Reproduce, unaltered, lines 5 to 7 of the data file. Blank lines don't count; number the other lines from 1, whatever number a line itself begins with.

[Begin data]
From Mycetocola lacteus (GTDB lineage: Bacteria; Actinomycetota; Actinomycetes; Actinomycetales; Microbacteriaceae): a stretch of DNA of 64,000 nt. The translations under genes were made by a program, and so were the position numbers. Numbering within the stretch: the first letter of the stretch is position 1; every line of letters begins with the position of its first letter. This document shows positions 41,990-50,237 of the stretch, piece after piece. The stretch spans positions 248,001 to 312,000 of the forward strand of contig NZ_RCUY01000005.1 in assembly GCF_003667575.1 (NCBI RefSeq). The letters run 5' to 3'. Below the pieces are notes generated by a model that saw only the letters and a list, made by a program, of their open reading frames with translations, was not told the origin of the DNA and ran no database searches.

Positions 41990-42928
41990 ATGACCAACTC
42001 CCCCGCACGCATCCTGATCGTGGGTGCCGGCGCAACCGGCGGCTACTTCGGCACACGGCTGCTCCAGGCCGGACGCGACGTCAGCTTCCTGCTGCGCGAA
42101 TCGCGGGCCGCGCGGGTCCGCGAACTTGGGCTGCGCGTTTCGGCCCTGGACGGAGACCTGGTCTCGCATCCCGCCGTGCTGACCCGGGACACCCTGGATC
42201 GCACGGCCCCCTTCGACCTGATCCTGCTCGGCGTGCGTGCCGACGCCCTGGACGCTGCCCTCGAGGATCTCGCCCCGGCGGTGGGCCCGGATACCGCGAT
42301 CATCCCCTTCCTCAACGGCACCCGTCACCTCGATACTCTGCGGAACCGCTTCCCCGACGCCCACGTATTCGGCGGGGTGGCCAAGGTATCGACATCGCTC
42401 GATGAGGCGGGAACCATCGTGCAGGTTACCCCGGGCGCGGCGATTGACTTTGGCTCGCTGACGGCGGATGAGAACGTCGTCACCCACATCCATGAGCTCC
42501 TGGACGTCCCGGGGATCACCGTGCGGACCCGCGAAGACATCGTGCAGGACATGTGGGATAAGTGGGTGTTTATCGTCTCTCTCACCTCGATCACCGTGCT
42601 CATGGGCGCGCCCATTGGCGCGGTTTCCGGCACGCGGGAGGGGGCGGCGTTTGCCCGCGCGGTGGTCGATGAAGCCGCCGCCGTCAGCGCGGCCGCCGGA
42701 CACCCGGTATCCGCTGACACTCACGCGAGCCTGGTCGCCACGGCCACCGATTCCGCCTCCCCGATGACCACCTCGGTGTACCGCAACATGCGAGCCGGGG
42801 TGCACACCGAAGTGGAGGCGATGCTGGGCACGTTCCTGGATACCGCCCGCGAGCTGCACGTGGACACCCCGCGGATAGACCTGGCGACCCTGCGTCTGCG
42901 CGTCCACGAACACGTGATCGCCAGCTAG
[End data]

42101 TCGCGGGCCGCGCGGGTCCGCGAACTTGGGCTGCGCGTTTCGGCCCTGGACGGAGACCTGGTCTCGCATCCCGCCGTGCTGACCCGGGACACCCTGGATC
42201 GCACGGCCCCCTTCGACCTGATCCTGCTCGGCGTGCGTGCCGACGCCCTGGACGCTGCCCTCGAGGATCTCGCCCCGGCGGTGGGCCCGGATACCGCGAT
42301 CATCCCCTTCCTCAACGGCACCCGTCACCTCGATACTCTGCGGAACCGCTTCCCCGACGCCCACGTATTCGGCGGGGTGGCCAAGGTATCGACATCGCTC